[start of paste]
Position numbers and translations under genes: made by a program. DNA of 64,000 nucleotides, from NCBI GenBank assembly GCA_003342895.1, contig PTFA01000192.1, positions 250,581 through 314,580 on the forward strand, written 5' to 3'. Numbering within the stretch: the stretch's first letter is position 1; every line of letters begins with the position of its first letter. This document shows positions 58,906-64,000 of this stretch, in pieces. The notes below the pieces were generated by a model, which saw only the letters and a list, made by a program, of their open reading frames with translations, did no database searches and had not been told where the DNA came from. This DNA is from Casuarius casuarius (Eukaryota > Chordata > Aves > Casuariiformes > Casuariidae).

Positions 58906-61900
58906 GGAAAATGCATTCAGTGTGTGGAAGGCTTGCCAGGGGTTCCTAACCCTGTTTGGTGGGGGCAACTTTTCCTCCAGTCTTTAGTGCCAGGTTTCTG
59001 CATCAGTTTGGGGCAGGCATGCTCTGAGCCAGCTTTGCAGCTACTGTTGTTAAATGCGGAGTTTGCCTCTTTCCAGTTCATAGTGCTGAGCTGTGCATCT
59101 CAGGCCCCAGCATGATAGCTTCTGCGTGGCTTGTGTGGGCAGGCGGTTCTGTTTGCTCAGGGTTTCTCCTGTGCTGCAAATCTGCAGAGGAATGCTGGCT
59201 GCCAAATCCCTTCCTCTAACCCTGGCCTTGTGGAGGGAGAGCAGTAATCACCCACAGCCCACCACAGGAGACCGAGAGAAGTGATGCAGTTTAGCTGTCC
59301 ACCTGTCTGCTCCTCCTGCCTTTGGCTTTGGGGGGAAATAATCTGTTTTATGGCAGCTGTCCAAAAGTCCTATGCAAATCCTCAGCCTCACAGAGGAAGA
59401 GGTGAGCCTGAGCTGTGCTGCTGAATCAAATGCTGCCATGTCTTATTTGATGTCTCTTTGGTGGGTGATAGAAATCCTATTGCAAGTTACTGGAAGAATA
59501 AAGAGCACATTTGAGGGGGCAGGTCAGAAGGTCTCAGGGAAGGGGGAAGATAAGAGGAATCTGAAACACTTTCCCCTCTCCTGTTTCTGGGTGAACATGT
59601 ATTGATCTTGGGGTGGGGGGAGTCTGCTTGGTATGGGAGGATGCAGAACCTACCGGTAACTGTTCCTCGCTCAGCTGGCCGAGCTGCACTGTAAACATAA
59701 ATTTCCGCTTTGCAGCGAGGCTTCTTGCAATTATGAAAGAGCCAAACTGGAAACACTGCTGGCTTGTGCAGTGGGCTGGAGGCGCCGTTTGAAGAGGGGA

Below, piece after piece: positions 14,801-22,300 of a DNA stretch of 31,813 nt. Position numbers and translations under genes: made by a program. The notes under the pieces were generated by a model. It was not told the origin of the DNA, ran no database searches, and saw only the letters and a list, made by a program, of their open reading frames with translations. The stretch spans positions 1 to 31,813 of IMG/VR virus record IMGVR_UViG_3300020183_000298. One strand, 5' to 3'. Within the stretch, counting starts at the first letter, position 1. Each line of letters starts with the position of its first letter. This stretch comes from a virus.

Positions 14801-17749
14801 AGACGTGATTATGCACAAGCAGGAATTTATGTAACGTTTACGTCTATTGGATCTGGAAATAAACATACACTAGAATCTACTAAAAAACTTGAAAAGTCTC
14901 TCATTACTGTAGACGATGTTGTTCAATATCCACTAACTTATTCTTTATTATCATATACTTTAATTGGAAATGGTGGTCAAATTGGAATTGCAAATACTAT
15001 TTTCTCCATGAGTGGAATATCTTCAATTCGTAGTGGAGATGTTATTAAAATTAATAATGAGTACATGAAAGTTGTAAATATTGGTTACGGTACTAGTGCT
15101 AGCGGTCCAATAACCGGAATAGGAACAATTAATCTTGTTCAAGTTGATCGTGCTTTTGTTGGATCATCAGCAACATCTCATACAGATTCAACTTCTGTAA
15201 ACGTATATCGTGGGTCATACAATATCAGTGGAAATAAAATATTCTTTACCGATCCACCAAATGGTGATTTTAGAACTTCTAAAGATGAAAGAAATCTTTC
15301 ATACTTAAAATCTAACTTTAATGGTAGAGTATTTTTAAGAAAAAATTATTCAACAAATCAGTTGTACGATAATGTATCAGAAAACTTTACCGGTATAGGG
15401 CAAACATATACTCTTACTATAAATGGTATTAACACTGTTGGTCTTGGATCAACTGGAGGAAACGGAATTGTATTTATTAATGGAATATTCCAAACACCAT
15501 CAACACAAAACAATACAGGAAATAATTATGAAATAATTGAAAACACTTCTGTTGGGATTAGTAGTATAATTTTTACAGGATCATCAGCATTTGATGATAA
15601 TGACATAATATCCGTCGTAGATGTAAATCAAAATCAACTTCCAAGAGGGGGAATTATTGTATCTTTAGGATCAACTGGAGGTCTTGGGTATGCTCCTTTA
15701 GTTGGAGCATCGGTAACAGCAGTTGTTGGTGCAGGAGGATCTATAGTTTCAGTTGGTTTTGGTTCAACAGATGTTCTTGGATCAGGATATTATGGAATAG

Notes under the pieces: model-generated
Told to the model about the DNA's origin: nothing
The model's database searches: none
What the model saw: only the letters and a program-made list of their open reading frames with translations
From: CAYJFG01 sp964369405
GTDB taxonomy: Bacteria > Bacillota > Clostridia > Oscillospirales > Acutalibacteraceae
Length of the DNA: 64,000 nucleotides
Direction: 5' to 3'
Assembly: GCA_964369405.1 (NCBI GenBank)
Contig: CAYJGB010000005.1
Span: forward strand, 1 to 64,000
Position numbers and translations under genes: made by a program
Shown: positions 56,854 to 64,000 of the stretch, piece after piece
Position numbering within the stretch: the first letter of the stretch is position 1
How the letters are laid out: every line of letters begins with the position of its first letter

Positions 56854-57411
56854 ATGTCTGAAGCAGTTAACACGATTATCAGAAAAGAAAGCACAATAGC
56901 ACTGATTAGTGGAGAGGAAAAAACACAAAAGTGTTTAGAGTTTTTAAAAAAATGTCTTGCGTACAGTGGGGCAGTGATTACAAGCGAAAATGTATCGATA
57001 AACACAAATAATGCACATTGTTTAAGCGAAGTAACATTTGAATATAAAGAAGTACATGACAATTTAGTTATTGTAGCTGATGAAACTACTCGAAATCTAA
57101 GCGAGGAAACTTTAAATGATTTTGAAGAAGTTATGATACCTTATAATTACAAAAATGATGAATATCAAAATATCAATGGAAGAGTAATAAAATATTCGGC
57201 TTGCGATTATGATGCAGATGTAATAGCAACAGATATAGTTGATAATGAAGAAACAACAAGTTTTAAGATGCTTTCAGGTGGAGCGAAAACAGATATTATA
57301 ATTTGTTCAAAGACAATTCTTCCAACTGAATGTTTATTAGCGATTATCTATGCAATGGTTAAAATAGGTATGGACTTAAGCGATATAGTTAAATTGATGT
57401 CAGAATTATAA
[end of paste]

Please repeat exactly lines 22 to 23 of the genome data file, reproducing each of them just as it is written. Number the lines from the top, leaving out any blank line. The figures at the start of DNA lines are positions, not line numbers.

15601 TGACATAATATCCGTCGTAGATGTAAATCAAAATCAACTTCCAAGAGGGGGAATTATTGTATCTTTAGGATCAACTGGAGGTCTTGGGTATGCTCCTTTA
15701 GTTGGAGCATCGGTAACAGCAGTTGTTGGTGCAGGAGGATCTATAGTTTCAGTTGGTTTTGGTTCAACAGATGTTCTTGGATCAGGATATTATGGAATAG